Some people always need to have the most luxurious and decadent of everything. Me? I keep it simple. Take this croissant I had Wednesday – it’s just your basic billowy mound of buttery-rich pastry, finely glazed, sprinkled with candied rose petals, and filled with an exquisite rose pâte. Like I said . . . very basic and no-frills.
Check out these AMAZING PHOTOS of Pierre Herme’s Pastries on TasteSpotting.
So when I saw the mongrel above at Pierre Hermé, humbly featured as the centerpiece of all the other petit déjeuner goodies, I said aloud, “Much like a three-legged dog at the pound, I’m going to take pity on you and love you as if you didn’t look quite so unfortunate.” Judging by the fact that only a few of these were left by the time I got to the shop, I assume other people were swept by the same beneficent feeling. Now, some of you may be saying, “Hey, Paris Patisseries, croissants aren’t pastries. Are you just reviewing this because you feel sorry for it?” Well, dear readers, while it is true that croissants are viennoiseries, not pastry, a glazed croissant with candied roses and a pâte filling is most definitely pastry. So let’s talk a little about Plain Jane here . . .
Kidding aside, this croissant is obviously ridiculously over-the-top in the best way possible. If you ever have a dream of eating a flaky croissant in a Parisian café, swap out the regular one and insert the Ispahan here to ratchet your dream to fantasy level 5000. Were it a Ladurée croissant that had been used as the framework, it could have been elevated to an actual religious experience. But it was fantastic nonetheless. While a little more chewy than I might like, it still had a nice flake on the outside and moist, buttery, stretchy, tender structure on the inside. The flavor of rose was very well balanced, whether experienced through the candied roses atop the piece or through a direct bite of the rose pâte, which had only a minimal amount of added sugar (exactly how I love it). And it’s really that rose pâte that’s my only modest criticism. A block of the stuff (scan down to the fourth photo). . . it’s a bit inelegant. I realize there’s an inherent massive challenge to making a fine croissant with a filling like this, but I have to think there’s a less heavy-handed aesthetic approach that could be taken. I know I’m being a little picky here, but that’s my self-appointed job as Paris Patisseries.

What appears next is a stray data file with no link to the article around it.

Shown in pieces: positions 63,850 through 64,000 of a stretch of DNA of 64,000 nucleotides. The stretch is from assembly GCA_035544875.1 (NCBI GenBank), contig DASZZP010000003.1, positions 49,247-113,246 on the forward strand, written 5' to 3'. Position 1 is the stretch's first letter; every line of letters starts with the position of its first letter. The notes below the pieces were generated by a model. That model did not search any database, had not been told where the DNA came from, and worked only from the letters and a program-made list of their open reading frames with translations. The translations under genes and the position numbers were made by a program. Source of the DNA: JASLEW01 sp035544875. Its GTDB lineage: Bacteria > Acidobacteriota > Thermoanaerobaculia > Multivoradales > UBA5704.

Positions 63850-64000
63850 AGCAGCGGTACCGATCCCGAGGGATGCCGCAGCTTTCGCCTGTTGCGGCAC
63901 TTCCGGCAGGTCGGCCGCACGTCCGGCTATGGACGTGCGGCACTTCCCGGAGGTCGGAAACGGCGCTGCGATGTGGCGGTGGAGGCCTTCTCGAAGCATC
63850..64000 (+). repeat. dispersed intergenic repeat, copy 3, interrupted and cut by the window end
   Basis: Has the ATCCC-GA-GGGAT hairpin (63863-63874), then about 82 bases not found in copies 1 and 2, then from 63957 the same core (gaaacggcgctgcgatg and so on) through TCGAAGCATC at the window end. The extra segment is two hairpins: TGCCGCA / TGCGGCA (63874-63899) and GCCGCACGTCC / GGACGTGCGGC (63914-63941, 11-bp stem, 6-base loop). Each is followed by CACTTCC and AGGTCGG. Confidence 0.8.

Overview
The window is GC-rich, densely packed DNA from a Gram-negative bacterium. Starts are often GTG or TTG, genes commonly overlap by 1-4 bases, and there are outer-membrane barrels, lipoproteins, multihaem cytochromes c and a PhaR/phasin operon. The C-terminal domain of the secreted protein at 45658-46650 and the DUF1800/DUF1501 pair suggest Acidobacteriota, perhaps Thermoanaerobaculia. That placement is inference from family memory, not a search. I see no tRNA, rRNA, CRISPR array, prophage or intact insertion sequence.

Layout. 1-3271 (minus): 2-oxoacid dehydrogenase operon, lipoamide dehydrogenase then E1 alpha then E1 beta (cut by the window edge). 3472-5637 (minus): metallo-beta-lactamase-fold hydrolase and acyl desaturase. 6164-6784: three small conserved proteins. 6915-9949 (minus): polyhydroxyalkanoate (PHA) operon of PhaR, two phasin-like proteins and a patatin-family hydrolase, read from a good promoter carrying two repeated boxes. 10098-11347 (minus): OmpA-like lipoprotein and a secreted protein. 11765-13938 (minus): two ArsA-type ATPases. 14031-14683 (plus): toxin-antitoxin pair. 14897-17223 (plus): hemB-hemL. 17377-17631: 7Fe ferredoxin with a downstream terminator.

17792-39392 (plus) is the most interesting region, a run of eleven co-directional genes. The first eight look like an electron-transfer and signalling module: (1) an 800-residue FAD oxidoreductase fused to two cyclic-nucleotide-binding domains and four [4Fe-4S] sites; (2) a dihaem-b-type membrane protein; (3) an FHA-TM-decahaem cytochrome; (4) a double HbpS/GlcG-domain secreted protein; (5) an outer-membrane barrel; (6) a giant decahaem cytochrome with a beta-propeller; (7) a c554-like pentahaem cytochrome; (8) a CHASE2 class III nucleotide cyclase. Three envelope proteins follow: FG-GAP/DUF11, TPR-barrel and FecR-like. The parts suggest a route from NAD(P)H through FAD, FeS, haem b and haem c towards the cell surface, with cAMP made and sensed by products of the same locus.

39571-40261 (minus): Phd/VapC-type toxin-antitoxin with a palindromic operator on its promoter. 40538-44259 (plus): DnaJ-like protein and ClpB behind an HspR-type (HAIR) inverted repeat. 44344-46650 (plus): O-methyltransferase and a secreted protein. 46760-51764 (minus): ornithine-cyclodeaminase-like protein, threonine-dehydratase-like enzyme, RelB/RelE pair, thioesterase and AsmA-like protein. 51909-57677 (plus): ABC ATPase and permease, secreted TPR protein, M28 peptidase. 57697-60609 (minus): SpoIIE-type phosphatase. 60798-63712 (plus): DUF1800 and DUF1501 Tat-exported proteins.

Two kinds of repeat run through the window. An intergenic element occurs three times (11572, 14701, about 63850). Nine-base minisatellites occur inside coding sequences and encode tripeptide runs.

Even if the internal aesthetics were not entirely a thing of beauty, the exterior was. As you can see from the shots above, stunning might be the best descriptor. As much as I love my Ladurée croissant, it would look homely next to this. I’ve simply never seen so many dazzling surface features on a croissant before. Frank Gehry could probably base his next concert hall or museum on the angle shown above. This pastry is architectural, yet completely organic in its forms. I love it! Clearly Hermé is baking these using the croissant molds Rodin was rumoured to have carved shortly before his passing in 1917, or he’s a master of puff pastry. Flip a coin.
I wish I could tell you whether the Ispahan is a temporary feature at Hermé or a regular item. If any of you, my dear readers, know, please leave a comment below. It would be wonderful as a fixture, but there are plenty of other essences I would love to see croissant’ified. In any case, I recommend you get to Pierre Hermé’s on La Rue Bonaparte as soon as possible to snag one or a dozen of these for a snack.